The best encryption code is a ‘one time pad’. It simply cannot be cracked. The practical problem of it is passing of the pad. It has to be done in complete secrecy or it is useless. That is the primary reason that public key based systems like PGP and GPG are so common, there are two keys, one public and the other private. The level of encryption is high enough to meet almost everyone’s need.
There is one flaw that is never talked about with encryption methods currently being used on the internet, at least as far as I have noticed. And that is the fact that if you see an encrypted message, you know it’s an encryption.
So I’ve been working on alternatives.
Take for example the ‘secret message’:
“The quick brown fox”
When you pass this through a numerical base converter (obase 62), it ends up as:
212488 391404532 169068815 59181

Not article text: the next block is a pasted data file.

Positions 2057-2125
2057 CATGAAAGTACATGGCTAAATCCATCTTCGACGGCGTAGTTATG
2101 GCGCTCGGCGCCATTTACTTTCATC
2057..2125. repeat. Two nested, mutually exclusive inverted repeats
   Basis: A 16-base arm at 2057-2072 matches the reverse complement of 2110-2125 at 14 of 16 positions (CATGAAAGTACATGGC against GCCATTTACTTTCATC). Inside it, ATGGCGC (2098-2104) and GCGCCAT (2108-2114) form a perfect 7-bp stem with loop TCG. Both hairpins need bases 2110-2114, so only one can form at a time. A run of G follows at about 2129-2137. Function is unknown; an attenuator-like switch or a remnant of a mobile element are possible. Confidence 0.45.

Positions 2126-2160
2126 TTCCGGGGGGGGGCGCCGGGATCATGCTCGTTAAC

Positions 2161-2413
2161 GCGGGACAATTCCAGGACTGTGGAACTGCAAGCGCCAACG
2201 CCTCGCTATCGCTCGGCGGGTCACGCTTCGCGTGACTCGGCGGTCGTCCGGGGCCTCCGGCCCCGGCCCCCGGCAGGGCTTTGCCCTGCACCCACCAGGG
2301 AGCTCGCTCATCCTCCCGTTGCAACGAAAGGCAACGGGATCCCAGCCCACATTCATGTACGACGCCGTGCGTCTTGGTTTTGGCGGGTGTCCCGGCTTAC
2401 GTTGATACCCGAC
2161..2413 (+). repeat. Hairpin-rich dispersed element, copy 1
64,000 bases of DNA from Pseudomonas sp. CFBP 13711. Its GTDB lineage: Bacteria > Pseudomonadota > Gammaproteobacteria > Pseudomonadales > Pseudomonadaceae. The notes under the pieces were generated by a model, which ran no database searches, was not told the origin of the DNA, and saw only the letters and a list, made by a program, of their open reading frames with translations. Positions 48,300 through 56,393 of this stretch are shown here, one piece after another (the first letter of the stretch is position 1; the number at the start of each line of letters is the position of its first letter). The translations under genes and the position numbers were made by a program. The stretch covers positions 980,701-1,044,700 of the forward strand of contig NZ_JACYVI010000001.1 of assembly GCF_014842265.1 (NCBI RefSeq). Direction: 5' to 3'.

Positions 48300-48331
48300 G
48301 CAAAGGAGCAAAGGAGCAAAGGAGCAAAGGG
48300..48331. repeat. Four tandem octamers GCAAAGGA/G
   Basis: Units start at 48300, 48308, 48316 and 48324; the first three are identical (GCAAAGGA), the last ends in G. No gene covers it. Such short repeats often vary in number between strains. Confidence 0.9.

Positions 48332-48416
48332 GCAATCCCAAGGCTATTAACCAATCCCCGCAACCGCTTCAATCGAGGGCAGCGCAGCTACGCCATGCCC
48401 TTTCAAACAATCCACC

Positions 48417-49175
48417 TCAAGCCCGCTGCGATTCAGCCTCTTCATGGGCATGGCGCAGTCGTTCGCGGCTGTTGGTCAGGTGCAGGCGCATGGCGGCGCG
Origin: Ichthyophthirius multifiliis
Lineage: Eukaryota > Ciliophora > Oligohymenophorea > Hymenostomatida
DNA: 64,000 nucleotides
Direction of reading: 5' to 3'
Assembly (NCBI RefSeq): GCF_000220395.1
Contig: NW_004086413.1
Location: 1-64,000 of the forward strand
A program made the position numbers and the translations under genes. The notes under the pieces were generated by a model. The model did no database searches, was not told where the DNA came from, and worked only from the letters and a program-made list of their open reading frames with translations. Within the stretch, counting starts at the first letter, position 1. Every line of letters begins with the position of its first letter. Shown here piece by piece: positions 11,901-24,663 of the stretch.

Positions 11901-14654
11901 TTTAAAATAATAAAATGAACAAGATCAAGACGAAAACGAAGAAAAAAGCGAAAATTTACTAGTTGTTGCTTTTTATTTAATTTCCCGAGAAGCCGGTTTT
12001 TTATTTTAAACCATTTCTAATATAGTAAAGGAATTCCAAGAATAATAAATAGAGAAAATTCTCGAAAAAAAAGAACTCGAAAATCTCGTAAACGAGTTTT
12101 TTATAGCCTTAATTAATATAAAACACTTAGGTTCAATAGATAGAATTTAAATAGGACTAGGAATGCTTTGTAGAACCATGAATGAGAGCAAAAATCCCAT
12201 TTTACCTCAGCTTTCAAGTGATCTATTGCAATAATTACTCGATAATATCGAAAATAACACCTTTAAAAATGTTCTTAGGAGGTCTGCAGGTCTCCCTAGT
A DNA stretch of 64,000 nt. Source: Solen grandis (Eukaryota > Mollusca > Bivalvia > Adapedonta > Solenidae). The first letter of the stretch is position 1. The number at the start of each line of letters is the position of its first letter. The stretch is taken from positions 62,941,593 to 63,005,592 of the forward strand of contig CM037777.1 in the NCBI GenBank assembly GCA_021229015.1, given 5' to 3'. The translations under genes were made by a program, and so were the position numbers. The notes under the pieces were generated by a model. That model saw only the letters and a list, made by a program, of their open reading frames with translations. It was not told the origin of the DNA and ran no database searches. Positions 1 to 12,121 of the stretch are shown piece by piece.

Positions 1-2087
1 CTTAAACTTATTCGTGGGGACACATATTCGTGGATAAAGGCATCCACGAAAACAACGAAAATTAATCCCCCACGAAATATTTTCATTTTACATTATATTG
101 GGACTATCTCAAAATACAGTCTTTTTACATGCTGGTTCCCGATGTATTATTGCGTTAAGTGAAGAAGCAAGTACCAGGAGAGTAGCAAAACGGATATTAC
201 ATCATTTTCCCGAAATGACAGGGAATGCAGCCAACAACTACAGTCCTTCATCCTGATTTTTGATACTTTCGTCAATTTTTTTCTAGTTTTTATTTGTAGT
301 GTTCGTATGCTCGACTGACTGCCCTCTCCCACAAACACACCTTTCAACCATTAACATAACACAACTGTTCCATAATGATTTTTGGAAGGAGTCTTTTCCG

You still know it’s an encoded message. But numbers can be converted into anything. For example:
“Moved back Chris’ electric screen system. Not just luck, you almost erased Fred’s drive monday. But Greg took unix quick systems in September first. For timed backups in Unix.”
It’s a bit long, but it’s a start at sending a human readable message that really means “The quick brown fox.”, and it doesn’t look like a coded message, well at least not much.
I’m getting there.
Dan is a Linux geek who still writes in BASH for fun, a scripting language used by UNIX & Linux to run back end processes. He has spent the last 20+ years actively learning and writing, about the self-reliance lifestyle.
Dan grew up in Toronto, Ontario and met his wife Carol of 25 years. They moved to the outskirts of Vancouver, British Columbia in the early ‘90’s where they raised four sons. Now a new grandfather, he is more than ever inspired to help educate people to properly prepare for emergencies.
Originally posted on August 7, 2007 @ 11:59 am